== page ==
Yu Xiuhua, a Chinese woman suffering from brain paralysis, is being hailed as China’s Emily Dickinson, after one of her poems went viral on the Internet. The farmer poet, who is unable to walk and talk normally, has penned poems touching millions.
Yu Xiuhua, a disabled farmer from Hengdian, Hubei province, would never thought of becoming all the rage across the nation, simply because she writes poems as a hobby. She suffered brain paralysis from a lack of oxygen during birth, and is unable to walk and talk properly like an ordinary person. Facing difficulty in high school, she dropped out. Because of physical limitations on her body, she can’t do much farm work except for simple housework or raising animals. An unhappy marriage only brought her a son. While misfortunes dodge her life, she gains mere comfort from poems which she began writing in 2009.
“When I finish writing a poem, I would feel a little bit of satisfaction. I never thought poems would bring me anything. I didn’t think of it in the past, and will not think of it in the future. I feel myself and poems depend on each other. To me, poem is a companion, and a loyal friend,” said Yu.
Despite brain paralysis, her ability to think clearly has not been impaired. Her outstanding talent with words simply shines through the lines that she writes.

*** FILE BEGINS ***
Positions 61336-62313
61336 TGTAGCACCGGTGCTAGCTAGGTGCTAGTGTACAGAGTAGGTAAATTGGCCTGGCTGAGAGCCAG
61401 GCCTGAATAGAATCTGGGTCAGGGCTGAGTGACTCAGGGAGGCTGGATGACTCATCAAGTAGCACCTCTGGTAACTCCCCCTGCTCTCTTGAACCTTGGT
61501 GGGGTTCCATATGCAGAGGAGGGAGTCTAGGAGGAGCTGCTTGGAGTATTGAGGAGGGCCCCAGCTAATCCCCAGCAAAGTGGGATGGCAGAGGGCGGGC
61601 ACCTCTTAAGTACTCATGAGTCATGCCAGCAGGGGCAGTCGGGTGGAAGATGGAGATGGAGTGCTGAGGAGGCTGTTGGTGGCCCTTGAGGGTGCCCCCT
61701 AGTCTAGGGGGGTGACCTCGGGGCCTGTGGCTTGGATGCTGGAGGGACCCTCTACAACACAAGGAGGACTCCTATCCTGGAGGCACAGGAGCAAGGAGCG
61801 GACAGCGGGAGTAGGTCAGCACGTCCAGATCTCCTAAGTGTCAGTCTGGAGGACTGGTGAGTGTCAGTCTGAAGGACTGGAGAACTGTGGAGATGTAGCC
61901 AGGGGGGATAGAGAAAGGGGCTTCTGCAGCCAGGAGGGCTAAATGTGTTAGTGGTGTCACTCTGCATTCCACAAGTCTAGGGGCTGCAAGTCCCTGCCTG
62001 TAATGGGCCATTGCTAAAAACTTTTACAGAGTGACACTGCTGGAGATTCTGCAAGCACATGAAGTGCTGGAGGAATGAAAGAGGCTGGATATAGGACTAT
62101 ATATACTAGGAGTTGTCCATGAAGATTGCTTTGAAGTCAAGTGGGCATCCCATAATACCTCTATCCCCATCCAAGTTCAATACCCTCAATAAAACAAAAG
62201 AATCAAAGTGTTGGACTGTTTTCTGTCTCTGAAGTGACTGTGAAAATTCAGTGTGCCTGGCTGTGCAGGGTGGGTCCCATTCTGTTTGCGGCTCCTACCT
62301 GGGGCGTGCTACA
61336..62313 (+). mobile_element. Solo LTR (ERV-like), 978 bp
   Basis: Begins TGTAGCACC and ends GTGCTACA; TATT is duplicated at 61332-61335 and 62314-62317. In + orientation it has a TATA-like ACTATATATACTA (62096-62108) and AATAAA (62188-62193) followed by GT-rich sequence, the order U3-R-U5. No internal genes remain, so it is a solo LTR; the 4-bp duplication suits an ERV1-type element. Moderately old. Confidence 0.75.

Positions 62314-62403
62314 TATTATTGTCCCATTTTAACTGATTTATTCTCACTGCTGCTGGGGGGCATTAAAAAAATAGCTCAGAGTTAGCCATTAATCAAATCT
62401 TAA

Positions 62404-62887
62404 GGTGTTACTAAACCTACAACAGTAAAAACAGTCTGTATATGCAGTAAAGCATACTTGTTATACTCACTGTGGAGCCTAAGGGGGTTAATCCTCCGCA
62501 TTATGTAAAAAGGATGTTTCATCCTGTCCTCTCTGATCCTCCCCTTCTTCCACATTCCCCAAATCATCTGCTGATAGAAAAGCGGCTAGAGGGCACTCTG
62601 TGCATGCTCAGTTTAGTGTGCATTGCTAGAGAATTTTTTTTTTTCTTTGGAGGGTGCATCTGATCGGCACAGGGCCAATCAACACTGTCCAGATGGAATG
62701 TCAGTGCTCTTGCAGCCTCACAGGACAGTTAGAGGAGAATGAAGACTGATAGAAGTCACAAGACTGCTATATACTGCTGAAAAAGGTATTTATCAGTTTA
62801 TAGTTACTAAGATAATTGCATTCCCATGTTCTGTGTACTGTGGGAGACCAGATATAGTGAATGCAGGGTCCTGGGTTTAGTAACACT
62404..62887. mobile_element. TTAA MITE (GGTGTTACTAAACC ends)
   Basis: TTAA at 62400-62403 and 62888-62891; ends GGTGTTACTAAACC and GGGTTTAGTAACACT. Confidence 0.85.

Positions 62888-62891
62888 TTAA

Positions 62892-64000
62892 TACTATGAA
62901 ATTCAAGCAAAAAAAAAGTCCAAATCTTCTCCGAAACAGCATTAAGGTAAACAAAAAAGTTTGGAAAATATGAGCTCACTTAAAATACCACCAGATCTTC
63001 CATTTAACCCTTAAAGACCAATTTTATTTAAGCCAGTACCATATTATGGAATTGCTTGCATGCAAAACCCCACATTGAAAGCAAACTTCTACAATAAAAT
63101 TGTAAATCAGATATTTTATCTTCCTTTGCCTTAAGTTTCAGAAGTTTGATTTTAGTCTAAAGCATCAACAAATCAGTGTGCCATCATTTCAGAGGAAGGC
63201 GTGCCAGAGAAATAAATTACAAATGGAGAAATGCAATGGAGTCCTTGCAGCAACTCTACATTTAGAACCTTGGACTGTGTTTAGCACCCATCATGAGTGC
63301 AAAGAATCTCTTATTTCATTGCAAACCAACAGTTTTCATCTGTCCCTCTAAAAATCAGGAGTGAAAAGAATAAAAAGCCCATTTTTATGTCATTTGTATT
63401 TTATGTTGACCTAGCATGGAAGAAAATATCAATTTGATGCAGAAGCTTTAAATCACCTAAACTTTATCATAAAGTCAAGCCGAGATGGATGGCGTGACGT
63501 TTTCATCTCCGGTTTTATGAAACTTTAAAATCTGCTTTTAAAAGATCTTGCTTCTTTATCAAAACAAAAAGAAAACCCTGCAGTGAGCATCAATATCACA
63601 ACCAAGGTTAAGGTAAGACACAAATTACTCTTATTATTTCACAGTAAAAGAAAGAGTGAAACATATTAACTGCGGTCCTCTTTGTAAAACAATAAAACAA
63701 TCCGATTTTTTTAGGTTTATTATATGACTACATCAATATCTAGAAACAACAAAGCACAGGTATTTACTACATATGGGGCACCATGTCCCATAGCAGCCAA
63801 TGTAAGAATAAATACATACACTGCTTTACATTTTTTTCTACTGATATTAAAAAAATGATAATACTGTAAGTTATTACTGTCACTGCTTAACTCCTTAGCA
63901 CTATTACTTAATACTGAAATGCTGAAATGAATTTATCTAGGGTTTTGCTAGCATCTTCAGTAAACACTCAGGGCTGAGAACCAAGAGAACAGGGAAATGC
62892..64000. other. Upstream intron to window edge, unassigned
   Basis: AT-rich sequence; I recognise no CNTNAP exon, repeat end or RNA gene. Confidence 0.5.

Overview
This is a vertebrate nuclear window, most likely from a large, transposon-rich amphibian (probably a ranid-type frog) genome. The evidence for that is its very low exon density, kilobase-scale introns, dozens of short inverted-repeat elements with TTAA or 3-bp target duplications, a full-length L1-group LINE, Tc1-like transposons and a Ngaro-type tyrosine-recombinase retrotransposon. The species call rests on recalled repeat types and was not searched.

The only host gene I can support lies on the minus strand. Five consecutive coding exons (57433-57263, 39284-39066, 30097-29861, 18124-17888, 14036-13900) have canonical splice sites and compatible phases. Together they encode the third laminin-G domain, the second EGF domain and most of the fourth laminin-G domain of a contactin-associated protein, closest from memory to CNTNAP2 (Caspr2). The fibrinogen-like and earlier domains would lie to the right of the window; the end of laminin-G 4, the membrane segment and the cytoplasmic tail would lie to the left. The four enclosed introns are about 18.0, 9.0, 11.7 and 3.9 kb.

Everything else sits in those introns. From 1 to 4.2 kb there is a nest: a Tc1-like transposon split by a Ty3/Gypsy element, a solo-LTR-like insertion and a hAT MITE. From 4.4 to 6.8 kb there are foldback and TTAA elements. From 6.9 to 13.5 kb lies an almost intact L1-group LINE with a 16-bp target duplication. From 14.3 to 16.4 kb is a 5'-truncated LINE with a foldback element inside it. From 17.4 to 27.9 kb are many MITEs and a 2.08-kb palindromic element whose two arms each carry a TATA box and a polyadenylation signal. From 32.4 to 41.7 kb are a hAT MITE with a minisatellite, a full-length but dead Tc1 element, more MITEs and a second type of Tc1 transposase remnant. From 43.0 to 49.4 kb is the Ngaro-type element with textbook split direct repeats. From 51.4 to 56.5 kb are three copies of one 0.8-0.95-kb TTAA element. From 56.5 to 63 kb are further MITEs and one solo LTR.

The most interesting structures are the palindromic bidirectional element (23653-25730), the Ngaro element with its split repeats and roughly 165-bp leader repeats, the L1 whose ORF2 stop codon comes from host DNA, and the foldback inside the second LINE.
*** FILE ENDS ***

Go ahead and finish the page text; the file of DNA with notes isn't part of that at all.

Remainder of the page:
As soon as her latest poem, roughly translated as “Across Half of China to Sleep with You”, was posted online, it became an instant hit. “I braved a rain of bullets to sleep with you. I pressed endless nights into a dawn to sleep with you, I am running into one to sleep with you”. Such was the power of her words that popular feminist scholar Shen Rui hailed her as China’s Emily Dickinson.
Themes of her creation center on love, life, her village hometown, as well as her parents. Since 2009, she has written nearly 2000 poems. Fortunately for her she’s gradually got to know some friends who’re like-minded on the Internet. She has got tens of thousands of clicks on her weibo microblog account. Her poems are hits and published in magazines. She’s been interviewed by the press. The disabled poet has stumbled into the public eye. But fame seems to be out of her concern.
The poet said, “All these things have nothing to do with poems. If you look me as a poet, my aim is to write good poems. All other things do not so much have to do with me. If I live, I will write, life might stop and turn harder, but I will never stop with poems.”
Yu Xiuhua regards writing as a private travel escape within herself and a wonderful thing. With her rise in popularity, Yu will not only get to indulge more in the feeling of writing, but the greater feeling of sharing her writing with fans at large.